“Levels” is one of the defining tracks of this generation of house music, or “EDM”, as the kids call it. It was a breakthrough track that took Tim Berg from being the niche producer behind tracks like “Bromance”, “Malo”, and “My Feeling For You” to the internationally known, DJ superstar, Avicii. The Etta James sampled track was taken even further by Flo-Rida, whom, after Avicii turned him down for a collaborative pop-rap version, utilized the same sample for his own track, “Good Feeling”. But Avicii’s original almost became the staple song for the average person to describe “the new EDM genre”, and became a running joke amongst DJ’s as it slowly lost it’s cool, popping up in various commercials and in clips of Paris Hilton’s DJ set. But all jokes aside, “Levels” is still an incredible track, and will never be looked at the cheesy “What Is Love” of this generation; that honor is reserved for “Gangnam Style” or any number of tracks by, well, Flo-Rida.
So with the rapid rise in popularity of “EDM” (we hate that term, by the way), the genre had quickly moved away from it’s progressive house origins, literally morphing into a bastardized, pop version of a once true artform. Hits became bigger, pockets got fatter, and inevitably the art was lost, with several artists conforming to the big room sound, rushing to create the next infectious melody or sickest drop. Like anything, this begged the question, “When will the EDM bubble burst?”. Well, the fact that we as an industry are using the term “EDM bubble” regularly, almost means that it already has.
Kurt Cobain’s suicide was the shot heard ’round the world, ultimately leading to the death of Grunge rock as a genre, and a similar thing has happened to “EDM”. Two events have dramatically altered the state of the genre, the first being the break-up of Swedish House Mafia during the prime of their careers. The second was Daft Punk’s shunning of the genre, whom went severely against the grain with their Random Access Memories album, stating in interviews that the genre was filled with rookie laptop producers and offered little in originality. The robots spoke, the people listened.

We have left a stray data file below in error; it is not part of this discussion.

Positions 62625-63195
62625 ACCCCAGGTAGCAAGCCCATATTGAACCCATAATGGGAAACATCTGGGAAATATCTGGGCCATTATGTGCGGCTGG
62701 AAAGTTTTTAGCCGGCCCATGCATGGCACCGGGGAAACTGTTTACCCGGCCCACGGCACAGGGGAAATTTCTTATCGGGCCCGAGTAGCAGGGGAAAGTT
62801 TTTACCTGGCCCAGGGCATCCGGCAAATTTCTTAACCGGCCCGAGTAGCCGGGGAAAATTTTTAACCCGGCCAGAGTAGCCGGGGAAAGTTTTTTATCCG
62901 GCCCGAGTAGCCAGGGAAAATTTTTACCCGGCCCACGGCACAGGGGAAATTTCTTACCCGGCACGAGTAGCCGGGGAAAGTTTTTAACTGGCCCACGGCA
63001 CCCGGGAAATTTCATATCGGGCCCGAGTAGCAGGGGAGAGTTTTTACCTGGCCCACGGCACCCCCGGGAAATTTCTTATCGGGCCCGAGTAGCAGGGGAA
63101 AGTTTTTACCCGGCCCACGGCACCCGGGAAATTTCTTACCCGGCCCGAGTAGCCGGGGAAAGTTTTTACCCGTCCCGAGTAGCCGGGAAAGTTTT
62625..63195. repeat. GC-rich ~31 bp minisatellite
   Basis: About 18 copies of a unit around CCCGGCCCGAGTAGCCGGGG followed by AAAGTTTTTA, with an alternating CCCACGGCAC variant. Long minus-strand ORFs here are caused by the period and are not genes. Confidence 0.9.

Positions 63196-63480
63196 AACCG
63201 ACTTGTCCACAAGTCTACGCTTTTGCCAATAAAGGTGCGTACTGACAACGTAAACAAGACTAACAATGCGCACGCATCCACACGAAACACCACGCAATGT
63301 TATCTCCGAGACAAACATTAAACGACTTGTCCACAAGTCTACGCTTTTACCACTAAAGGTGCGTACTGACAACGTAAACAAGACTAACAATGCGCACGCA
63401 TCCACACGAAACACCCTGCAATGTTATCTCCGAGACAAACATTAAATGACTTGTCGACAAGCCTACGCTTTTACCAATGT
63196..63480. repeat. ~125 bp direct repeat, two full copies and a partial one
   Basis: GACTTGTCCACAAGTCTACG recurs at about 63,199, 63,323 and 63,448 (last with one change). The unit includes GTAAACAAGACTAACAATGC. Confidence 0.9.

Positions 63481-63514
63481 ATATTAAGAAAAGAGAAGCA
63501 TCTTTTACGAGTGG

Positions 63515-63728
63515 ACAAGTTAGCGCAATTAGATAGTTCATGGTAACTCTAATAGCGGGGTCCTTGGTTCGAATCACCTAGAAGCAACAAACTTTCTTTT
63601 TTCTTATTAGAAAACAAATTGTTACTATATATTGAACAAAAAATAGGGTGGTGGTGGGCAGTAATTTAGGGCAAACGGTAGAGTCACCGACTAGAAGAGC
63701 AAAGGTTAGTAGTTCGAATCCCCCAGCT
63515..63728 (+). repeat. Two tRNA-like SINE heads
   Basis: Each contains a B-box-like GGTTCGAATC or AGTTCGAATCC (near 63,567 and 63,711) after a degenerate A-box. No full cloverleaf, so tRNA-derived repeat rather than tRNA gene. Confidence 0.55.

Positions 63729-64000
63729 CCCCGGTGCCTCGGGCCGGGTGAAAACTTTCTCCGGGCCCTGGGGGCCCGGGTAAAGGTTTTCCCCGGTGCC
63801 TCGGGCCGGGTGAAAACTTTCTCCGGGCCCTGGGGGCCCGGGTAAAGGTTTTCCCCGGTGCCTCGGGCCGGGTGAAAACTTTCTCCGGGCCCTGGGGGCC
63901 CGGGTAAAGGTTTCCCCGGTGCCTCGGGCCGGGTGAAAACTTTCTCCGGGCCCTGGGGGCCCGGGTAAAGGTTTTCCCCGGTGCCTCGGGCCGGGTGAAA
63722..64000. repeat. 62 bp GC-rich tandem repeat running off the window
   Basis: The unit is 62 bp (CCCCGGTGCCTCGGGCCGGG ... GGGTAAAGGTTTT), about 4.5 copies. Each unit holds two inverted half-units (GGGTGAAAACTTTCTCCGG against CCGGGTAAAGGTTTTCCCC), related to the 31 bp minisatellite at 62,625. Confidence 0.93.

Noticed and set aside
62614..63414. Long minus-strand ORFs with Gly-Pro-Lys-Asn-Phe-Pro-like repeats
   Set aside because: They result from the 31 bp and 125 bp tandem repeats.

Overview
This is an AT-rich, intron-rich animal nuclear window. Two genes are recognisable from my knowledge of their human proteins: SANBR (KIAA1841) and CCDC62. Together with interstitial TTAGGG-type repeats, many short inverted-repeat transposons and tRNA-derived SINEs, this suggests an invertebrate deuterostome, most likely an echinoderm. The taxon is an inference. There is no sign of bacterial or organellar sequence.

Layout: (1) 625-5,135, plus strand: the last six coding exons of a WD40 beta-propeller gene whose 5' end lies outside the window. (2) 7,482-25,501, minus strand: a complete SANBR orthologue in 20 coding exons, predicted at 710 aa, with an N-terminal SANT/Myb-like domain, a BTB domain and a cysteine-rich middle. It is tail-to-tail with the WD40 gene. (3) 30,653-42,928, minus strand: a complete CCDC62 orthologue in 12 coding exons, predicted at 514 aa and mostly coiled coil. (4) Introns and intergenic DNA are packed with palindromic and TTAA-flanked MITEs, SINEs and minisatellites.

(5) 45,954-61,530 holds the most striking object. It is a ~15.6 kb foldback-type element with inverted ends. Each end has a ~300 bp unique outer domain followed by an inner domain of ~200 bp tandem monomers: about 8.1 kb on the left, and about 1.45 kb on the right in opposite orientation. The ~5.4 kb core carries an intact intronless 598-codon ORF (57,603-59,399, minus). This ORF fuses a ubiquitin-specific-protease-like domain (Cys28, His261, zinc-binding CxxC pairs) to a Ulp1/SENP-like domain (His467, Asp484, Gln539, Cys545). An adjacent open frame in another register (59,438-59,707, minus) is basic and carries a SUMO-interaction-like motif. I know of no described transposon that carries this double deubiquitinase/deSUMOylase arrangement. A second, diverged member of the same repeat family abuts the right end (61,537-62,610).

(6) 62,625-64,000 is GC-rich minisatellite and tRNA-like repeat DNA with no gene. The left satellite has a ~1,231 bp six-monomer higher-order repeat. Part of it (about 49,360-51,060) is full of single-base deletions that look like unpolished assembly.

Yet we aren’t seeing the long-term effects of these two events quite yet. The festivals still pack in the crowds, and the Kaskade, Tiesto, Calvin Harris-level artists still churn out hits and fill up nightclubs each weekend. The party is far from over, even if the writing on the wall suggests otherwise. So this begs the question, what does an artist like Avicii do, to avoid the wrath of the forthcoming disco-is-dead party? Simple, he releases an album like True.
Avicii first previewed True at this year’s Ultra Miami festival, and to a stunned audience. He employed live musicians – some of them, *gasp*, unattractive and old (!) – whom played folk music over his DJ set. The move was a bold one, one that certainly had everyone talking, with many clueless 20-somethings scratching their heads and, well, wondering when he would play “Levels”. The outcry was so massive, that Avicii released a statement after the weekend was over, asking fans to simply wait for the album, at which point everything would make sense.
With the arrival of True, things definitely begin to make sense. It’s clear that Avicii had some clairvoyance about EDM’s impending doom, and is keen to the prospect of being branded a “one-hit wonder” after “Levels”. So rather than trying to make an album of disposable crossover singles, or even 10 clones of “Levels”, Avicii has branched out in several different directions, creating one of the most unique and listenable records of the year. As previewed with it’s Aloe Blacc featured lead single, “Wake Me Up”, he has seamlessly fused folk music sounds into his own, resulting an unbelievably catchy track that resonates with just about everyone. The folk influence also comes through – albeit much heavier – on “Hey Brother”, but quickly flows back into his signature sound. First listen you won’t like it, fourth listen you’ll be singing right along.
But folk is only one of the genres Avicii has drawn from for True, as this record is literally all over the place, experimenting with several sounds and styles. Usually this kind of description would be a red flag, but Avicii has made it work. He’s crafted a series of ten unique sounding tracks – all of which bear his signature sound, yet nothing sounds the same. “You Make Me” is a piano driven banger, led by the distinct voice of Salem Al Fakir, who helps him carve out another potential hit, yet seemingly without even trying. Later on “Shame On Me”, we find an almost Drop The Lime-esque rockabilly driven house track, but with added Roger Troutman-esque vocoder, sure to inspire swing dancing for the first time at a summer dance music festival. “Lay Me Down” pays homage to 80′s R&B acts, while “Dear Boy” employs breathy vocals from Karen Marie Ørsted, sure to resonate with “Summertime Sadness” crowd. He’s managed to prove us all wrong, with a tightly produced, unpredictable album that gets better with each listen.
In it’s concise ten tracks, Avicii’s True is all over the map, defying expectations and stepping comfortably outside of the genre that he helped thrust into the stratosphere. Whether the scene is threatened by unoriginality and carbon-copy artists is irrelevant in the case of Avicii, as it’s clear he will be here for years to come. And that’s the truth.
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